Mother’s Southern Table


Oliver J and Euna Mae Sansbury, my wonderful loving parents

Mother’s table was one of the hubs around which the rest of our household turned. Although Dad always sat at the head seat and said the prayer of grace at mealtime, the dining table was always Mom’s domain. Three or more times a day Mom’s table was the center of our universe. At her table we ate meals and in between meals had snacks, did homework, played board and card games, and helped in food and meal preparations. Sometimes we visited with siblings or guests over a cup of coffee or a glass of iced tea or soda; and many times sitting at her table we received some of the best counseling life affords from Mom or Dad.

Not only did our family home life revolve around Mother’s table, much of the entertaining of guests to our home happened around it as well. We lived in a nice home with a formal Living Room and a family room referred to as The Den both of which were well used when our large family with spouses, children and grandchildren all gathered for large family celebrations, especially as the members of the family aged and the family grew. Almost always these family gatherings included special guests such as pastors and/or parents and family members of some of the siblings’ spouses.

Those large family meals were the hallmark of our mother’s love and zest for family life. Our mother was a wonderful lady who loved to cook and raised six daughters who also loved to cook. Had Mom been born upper class she would have been the consummate American ‘Southern Belle’. In our eyes she was. She took great delight in hosting family and guests at her table to a sumptuous meal of traditional southern cuisine with the help of her daughters and daughters-in law.

That’s right, Southern Cuisine, southern fried chicken, potato salad, butter beans, field peas, corn, squash, turnip greens or collards, and corn bread. Most meals also included one or more meats such as ham, turkey, roast beef, BBQ or fish. Salads of various types were usually available along with pumpkin pies, pecan pies and any number of cakes, pies or other desserts that lined the counter in Mom’s kitchen.

Those elaborate meals that might seem like a banquet to others was a regular affair when we were growing up. Most Sundays Mom hosted such a meal and especially on holidays and those days special in on our family’s calendar. It was never unusual for us to have 25-40 present at those gatherings counting the guests and children who were always treated royally and served first at our gatherings. The only people present because of invitations were church related guests such as pastors and their families and sometimes a visiting evangelist, and the family members of spouses. Mom insisted that her children and grandchildren and their families never needed an invitation to her home or table for meals.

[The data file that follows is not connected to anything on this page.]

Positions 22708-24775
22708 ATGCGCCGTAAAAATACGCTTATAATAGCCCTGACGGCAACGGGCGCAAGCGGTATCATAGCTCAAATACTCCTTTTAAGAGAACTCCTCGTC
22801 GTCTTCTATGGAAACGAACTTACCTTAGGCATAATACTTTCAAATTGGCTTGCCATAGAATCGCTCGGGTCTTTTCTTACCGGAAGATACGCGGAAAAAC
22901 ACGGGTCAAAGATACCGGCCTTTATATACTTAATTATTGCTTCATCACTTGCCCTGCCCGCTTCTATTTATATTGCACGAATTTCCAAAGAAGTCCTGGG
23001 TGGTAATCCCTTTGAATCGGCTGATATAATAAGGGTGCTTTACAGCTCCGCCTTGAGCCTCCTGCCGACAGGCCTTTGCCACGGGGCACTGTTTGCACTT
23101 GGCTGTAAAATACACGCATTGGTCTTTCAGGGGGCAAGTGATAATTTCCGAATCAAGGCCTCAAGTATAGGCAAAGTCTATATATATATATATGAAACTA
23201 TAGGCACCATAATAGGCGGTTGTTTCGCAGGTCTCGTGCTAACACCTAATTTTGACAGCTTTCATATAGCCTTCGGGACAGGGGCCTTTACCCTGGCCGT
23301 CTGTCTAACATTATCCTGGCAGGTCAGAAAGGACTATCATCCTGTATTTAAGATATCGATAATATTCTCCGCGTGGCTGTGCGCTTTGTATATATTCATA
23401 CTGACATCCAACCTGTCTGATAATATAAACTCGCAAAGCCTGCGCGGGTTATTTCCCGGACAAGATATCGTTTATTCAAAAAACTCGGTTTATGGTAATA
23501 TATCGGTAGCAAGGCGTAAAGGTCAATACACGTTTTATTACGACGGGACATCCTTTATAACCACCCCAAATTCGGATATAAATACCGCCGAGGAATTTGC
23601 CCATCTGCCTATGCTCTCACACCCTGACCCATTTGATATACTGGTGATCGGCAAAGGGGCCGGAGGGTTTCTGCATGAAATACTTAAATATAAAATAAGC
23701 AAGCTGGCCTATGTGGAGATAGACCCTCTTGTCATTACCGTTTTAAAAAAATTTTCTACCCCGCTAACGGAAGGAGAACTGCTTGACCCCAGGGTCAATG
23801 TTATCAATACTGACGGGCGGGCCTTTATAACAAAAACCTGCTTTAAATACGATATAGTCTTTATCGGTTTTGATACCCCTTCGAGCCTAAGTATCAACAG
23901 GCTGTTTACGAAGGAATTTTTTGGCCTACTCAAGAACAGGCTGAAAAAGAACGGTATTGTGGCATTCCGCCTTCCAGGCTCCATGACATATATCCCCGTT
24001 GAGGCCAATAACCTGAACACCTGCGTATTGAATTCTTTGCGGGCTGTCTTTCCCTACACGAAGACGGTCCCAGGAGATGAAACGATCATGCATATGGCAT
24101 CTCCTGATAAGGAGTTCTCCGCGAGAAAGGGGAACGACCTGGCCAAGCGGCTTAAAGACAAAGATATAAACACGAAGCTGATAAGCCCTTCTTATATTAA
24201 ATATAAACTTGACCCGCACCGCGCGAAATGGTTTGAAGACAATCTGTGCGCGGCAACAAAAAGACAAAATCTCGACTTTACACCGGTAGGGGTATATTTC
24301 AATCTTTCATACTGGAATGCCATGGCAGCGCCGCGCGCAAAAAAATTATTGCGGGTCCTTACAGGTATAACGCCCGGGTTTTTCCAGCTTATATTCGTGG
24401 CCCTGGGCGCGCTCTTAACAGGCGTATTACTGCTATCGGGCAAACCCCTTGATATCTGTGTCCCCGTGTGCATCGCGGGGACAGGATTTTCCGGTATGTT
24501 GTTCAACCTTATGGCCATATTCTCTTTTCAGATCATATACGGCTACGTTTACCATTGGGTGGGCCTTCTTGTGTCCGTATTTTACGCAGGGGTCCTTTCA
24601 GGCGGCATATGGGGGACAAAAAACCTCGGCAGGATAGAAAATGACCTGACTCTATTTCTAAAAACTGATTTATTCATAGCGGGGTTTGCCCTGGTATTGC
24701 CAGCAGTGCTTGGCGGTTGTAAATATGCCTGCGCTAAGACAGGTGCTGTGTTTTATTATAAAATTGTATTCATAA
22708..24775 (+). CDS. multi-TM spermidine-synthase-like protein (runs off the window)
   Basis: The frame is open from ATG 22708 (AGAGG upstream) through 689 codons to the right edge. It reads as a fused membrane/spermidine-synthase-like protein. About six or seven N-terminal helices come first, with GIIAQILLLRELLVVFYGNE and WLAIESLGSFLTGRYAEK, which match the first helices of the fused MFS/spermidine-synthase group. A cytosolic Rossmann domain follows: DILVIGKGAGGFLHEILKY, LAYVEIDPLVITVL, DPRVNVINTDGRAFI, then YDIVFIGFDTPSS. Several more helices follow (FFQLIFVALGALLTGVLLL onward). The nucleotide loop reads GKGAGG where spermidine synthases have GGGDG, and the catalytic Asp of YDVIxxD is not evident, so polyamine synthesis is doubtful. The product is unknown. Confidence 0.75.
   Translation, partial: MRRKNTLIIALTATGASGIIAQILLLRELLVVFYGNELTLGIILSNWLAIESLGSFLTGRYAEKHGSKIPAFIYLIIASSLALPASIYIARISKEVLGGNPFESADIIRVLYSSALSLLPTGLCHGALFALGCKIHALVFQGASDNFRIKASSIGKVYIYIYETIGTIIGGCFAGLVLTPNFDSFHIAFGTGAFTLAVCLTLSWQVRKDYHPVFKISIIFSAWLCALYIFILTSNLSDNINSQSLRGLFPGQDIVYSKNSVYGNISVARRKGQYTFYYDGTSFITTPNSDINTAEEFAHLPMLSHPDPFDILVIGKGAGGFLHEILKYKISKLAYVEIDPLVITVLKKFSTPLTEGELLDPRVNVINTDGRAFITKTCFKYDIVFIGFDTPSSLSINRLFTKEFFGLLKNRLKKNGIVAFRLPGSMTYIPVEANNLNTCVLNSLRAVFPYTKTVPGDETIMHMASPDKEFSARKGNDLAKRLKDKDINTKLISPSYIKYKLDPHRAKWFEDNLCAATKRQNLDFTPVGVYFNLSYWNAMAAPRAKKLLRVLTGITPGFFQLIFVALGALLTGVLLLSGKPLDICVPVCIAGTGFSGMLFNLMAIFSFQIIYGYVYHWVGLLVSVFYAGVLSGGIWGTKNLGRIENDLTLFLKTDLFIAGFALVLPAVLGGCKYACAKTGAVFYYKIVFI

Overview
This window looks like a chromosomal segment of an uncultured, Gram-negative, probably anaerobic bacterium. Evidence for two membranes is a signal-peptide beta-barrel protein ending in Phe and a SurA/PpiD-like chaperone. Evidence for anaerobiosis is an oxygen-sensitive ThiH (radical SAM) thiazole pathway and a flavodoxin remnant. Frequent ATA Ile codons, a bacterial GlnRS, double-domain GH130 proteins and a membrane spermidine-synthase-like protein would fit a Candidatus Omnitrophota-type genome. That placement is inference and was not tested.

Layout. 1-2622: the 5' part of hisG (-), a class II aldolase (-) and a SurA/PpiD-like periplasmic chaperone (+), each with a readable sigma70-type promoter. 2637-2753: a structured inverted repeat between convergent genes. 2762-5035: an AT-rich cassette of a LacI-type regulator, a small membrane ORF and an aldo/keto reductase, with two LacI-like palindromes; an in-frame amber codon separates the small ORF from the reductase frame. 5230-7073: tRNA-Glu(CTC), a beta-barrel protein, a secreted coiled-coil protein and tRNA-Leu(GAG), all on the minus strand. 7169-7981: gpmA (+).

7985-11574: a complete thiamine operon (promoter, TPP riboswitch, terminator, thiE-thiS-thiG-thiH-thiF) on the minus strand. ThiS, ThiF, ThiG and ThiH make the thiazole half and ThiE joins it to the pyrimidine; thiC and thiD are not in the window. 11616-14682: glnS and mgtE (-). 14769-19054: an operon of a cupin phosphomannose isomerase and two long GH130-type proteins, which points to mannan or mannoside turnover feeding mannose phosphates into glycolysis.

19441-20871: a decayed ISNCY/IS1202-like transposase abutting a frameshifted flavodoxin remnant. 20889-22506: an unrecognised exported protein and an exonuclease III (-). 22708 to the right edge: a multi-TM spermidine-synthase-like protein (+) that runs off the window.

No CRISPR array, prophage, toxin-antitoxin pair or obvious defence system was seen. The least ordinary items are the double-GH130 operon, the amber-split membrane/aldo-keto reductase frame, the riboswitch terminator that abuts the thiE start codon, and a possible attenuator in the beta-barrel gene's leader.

Because of such a tradition around our mother’s table a horrific void came into our lives when our mother passed away in the fall of 1995 due to a heart related illness. Our Dad continued to live another 14 years until 2009 and insisted we carry on the tradition of our family gatherings as a way of remembering our Mother, Euna Mae Gilley Sansbury. And that we did until his death.


10 Sansbury Siblings, the unconditional love of our Mom and Dad continues

Many of us have now moved miles away and have families and traditional gatherings of our own. My sisters who still live near each other plan meals and gathering somewhat regularly and all of us who can still gather. At least twice a year we make great efforts to meet together as a family around a large meal and remember the wonderful parents who raised us with so much love around Mother’s southern table.

-Donald R. Sansbury, 2013

~Happy Mother’s Day to all you moms and to all remembering their sweet mothers; and especially to all my six wonderful sisters who are great mothers to their own families and still mother their brothers every chance they get.


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